Where is testosterone produced

The second theory is similar and is known as "evolutionary neuroandrogenic (ENA) theory of male aggression". [77] [78] Testosterone and other androgens have evolved to masculinize a brain in order to be competitive even to the point of risking harm to the person and others. By doing so, individuals with masculinized brains as a result of pre-natal and adult life testosterone and androgens enhance their resource acquiring abilities in order to survive, attract and copulate with mates as much as possible. [77] The masculinization of the brain is not just mediated by testosterone levels at the adult stage, but also testosterone exposure in the womb as a fetus. Higher pre-natal testosterone indicated by a low digit ratio as well as adult testosterone levels increased risk of fouls or aggression among male players in a soccer game. [79] Studies have also found higher pre-natal testosterone or lower digit ratio to be correlated with higher aggression in males. [80] [81] [82] [83] [84]

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I would like to underline your mention that it is the oxidized oils that cause problems in the circulatory system, whether it is veins, arteries or the heart. When cholesterol (or proteins or phospholipids), as an emulsifying agent, is transporting damaged (oxidized) oils in the blood, serious damage occurs. The lining of the circulatory system is scarred. From there it is down hill, as the body attempts to cover and then repair the scar, but in the process you have plaque, occlusion, loss of flexibility, etc. It's a downward spiral. All from eating oxidized fats, whether monounsaturated like olive oil, or polyunsaturated like fish oil. Cholesterol is only a transport mechanism. It does no damage by itself. It takes the ruined oil to cause the damage.

The most commonly used AAS in medicine are testosterone and its various esters (but most commonly testosterone undecanoate , testosterone enanthate , testosterone cypionate , and testosterone propionate ), [53] nandrolone esters (most commonly nandrolone decanoate and nandrolone phenylpropionate ), stanozolol , and metandienone (methandrostenolone). [1] Others also available and used commonly but to a lesser extent include methyltestosterone , oxandrolone , mesterolone , and oxymetholone , as well as drostanolone propionate , metenolone (methylandrostenolone), and fluoxymesterone . [1] Dihydrotestosterone (DHT; androstanolone, stanolone) and its esters are also notable, although they are not widely used in medicine. [54] Boldenone undecylenate and trenbolone acetate are used in veterinary medicine . [1]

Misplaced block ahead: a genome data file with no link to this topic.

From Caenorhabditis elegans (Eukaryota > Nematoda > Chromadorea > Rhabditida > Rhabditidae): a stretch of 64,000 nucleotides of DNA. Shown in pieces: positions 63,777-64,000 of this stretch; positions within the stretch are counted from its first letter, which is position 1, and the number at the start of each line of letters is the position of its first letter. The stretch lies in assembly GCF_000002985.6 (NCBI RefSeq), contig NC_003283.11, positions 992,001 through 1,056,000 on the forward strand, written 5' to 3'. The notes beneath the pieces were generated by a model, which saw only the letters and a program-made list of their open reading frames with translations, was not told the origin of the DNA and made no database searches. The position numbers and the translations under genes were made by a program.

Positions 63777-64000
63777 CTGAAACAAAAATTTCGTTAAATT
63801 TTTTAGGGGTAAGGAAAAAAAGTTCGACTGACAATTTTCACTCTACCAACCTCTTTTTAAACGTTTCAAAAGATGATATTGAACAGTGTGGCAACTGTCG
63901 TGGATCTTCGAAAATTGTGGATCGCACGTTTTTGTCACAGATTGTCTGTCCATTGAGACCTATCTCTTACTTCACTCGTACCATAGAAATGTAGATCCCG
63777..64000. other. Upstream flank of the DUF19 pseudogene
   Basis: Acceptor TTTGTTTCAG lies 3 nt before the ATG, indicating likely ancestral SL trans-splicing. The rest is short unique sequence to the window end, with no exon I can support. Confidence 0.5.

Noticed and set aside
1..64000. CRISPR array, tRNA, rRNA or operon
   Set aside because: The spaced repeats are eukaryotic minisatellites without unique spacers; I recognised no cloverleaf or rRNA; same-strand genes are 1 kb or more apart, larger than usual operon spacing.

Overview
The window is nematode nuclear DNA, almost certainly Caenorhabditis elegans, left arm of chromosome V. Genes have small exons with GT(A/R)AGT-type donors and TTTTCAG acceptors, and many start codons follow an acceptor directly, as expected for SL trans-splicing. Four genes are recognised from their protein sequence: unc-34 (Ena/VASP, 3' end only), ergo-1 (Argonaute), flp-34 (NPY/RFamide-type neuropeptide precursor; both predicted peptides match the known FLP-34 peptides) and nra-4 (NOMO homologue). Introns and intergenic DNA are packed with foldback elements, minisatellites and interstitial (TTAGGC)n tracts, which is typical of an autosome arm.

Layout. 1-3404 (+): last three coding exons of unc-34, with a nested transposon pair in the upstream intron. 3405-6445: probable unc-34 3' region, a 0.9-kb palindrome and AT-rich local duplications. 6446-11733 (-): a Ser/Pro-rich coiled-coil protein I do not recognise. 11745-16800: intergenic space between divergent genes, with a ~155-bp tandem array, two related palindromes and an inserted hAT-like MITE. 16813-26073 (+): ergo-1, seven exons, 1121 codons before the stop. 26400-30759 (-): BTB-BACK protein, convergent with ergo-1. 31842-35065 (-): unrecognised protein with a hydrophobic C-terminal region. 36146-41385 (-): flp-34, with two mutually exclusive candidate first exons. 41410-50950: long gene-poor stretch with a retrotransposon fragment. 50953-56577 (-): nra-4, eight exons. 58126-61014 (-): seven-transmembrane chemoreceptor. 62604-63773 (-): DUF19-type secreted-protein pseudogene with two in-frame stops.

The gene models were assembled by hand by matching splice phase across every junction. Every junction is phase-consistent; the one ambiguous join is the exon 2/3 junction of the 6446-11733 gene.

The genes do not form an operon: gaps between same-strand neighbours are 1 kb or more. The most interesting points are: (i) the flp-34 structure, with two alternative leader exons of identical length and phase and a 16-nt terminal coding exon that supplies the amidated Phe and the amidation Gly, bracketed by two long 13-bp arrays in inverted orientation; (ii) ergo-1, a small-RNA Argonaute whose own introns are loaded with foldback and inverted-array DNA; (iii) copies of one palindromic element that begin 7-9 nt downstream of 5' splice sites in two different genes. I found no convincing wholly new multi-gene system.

Kraft, S. (.). Signs of high testosterone in women. Retrieved from  http:///content/article/signs-high-testosterone-women

Low testosterone. (2012, March). Retrieved from  http:///diseases-and-conditions/mens-health/low-testosterone

Nigro, N. & Christ-Cain, M. (2012). Testosterone treatment in the aging male: Myth or reality? Swiss Medicine Weekly, 2012(142), w13539. Retrieved from  http:///content/smw-2012-13539/

NIH-supported trials of testosterone therapy in older men report mixed results. (2017, February 21). Retrieved from  https:///news-events/news-releases/nih-supported-trials-testosterone-therapy-older-men-report-mixed-results

Sharma, R., Oni, O. A., Gupta, K., Chen, G., Sharma, M., Dawn, B., … & Barua, R. S. (2015, August 6). Normalization of testosterone level is associated with reduced incidence of myocardial infarction. European Heart Journal, 36(40), 2706-2715. Retrieved from  https:///eurheartj/article/36/40/2706/2293361/Normalization-of-testosterone-level-is-associated

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Wein, H. (2013, September 23). Understanding how testosterone affects men. Retrieved from  https:///news-events/nih-research-matters/understanding-how-testosterone-affects-men

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Where is testosterone produced

where is testosterone produced

The most commonly used AAS in medicine are testosterone and its various esters (but most commonly testosterone undecanoate , testosterone enanthate , testosterone cypionate , and testosterone propionate ), [53] nandrolone esters (most commonly nandrolone decanoate and nandrolone phenylpropionate ), stanozolol , and metandienone (methandrostenolone). [1] Others also available and used commonly but to a lesser extent include methyltestosterone , oxandrolone , mesterolone , and oxymetholone , as well as drostanolone propionate , metenolone (methylandrostenolone), and fluoxymesterone . [1] Dihydrotestosterone (DHT; androstanolone, stanolone) and its esters are also notable, although they are not widely used in medicine. [54] Boldenone undecylenate and trenbolone acetate are used in veterinary medicine . [1]

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